It is difficult to overstate how quickly the Environmental agenda is moving. It seems like every month we have new regulation or legislation, every week there’s a huge new market development and every day another Net-Zero commitment from a large company.
These commitments are turning into real world action in the private sector (take a look at what’s happening in the Oil & Gas sector as an example with Exxon, Shell, Chevron or at BP’s targets). And that’s brilliant!
But the speed of change isn’t as quick in the Social space of ESG (Environmental, Social and Governance), even though social issues have been in the spotlight over the past year as a result of the pandemic and the Black Lives Matter protests (and going back further, the #MeToo movement).
How to accelerate the S in ESG
In our report, written with the International Regulatory Strategy Group, and working with International standard setters (including GRI, SASB) and other Institutional bodies (including UN PRI, OECD, IMP), focusing on the financial services sector, we have:
- Identified key market trends that have brought social issues to the forefront and highlighted the growing impact of socially sustainable business
- Discussed the challenges which are holding back progress, including the lack of consistency in the different methods for measuring, managing and reporting social impacts
- Provided clarity on some leading measurement frameworks and principles and consider how these can be used to effect change
- Made recommendations as to how public policy, companies and financial markets participants can all work to achieve better social standards.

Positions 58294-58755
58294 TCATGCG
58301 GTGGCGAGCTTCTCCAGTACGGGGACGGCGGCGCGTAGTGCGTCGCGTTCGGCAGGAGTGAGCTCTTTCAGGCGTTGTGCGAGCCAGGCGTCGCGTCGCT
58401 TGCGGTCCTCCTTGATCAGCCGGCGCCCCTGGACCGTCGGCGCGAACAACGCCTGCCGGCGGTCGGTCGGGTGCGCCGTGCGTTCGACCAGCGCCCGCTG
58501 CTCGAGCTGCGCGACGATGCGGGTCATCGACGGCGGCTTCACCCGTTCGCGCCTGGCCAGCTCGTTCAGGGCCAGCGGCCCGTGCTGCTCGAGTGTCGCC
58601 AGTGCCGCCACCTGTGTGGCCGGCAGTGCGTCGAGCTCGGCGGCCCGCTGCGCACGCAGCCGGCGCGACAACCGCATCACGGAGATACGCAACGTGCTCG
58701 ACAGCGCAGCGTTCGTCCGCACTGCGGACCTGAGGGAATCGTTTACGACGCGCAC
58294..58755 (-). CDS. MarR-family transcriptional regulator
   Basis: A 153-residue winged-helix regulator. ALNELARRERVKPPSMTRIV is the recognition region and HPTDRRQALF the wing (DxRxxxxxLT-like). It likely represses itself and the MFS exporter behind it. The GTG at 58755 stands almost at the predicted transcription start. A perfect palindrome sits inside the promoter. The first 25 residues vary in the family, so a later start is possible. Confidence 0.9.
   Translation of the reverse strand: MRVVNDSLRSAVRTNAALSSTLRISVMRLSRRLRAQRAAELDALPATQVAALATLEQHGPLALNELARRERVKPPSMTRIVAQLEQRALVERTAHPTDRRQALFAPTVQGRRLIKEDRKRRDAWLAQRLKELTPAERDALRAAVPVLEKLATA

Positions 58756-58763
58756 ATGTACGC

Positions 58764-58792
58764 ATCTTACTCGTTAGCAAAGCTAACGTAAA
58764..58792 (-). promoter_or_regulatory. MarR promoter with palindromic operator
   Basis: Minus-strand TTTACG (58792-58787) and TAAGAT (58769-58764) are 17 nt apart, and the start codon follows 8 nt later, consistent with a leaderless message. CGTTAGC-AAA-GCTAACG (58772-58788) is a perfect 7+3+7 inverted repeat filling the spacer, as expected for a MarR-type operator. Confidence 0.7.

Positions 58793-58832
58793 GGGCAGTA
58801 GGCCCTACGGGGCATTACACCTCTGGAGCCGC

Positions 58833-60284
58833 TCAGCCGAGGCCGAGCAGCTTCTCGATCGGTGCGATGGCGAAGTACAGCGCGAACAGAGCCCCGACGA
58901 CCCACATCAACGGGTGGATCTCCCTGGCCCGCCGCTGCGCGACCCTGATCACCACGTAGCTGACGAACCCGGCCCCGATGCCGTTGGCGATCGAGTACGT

Read the full report here (or just the Executive Summary, if you’re in a rush to get out and enjoy the sun!)
Below we’ve touched on a few of these key trends and challenges and the role of financial services in improving social standards.
Key market trends
Environmental as a force-multiplier of Social
There’s a clear link between environmental and social issues, as demonstrated by deforestation in the Amazon hurting local Indigenous communities , air pollution in cities causing asthma in children in poorer communities and climate change having more devastating consequences in lower-income countries with high rates of poverty and less developed infrastructure. The focus on climate change is raising the awareness of how social outcomes and environmental factors are closely coupled and we’re seeing social factors increasingly included within ESG decisions made by companies.
Increasing awareness and changing customer preferences
The impact of a firm’s environmental footprint on the way it is perceived by customers is clear, with a similar process underway in relation to social factors. Last year we saw executives resign from the Board of a large global miner following a decision to destroy a historic aboriginal site; and another miner taking large financial hits following the cancellation of projects due to community relations failures.
Asset managers are ‘walking their talk’ with some actively divesting from companies that do not meet their sustainability criteria. We also saw last year, a number of asset managers publicly announcing their decision to reduce their investments in a retailer whose response to allegations of modern slavery in their supply chain was “inadequate”, and increasingly active engagement on human rights.
The growth of the sustainable finance market
Ten months ago, total investment in ESG-oriented funds exceeded $1trillion for the first time on record, with assets of the signatories of the Principles of Responsible Investment exceeding $103 trillion as of 2020. Each signatory has committed to the six PRI principles, and are actively incorporating ESG into their investment analysis and decision-making processes. The green bond market is also thriving, with these debt issuances linked to programmes with explicit social benefits, from job support programmes to supporting vaccine rollout in less privileged communities.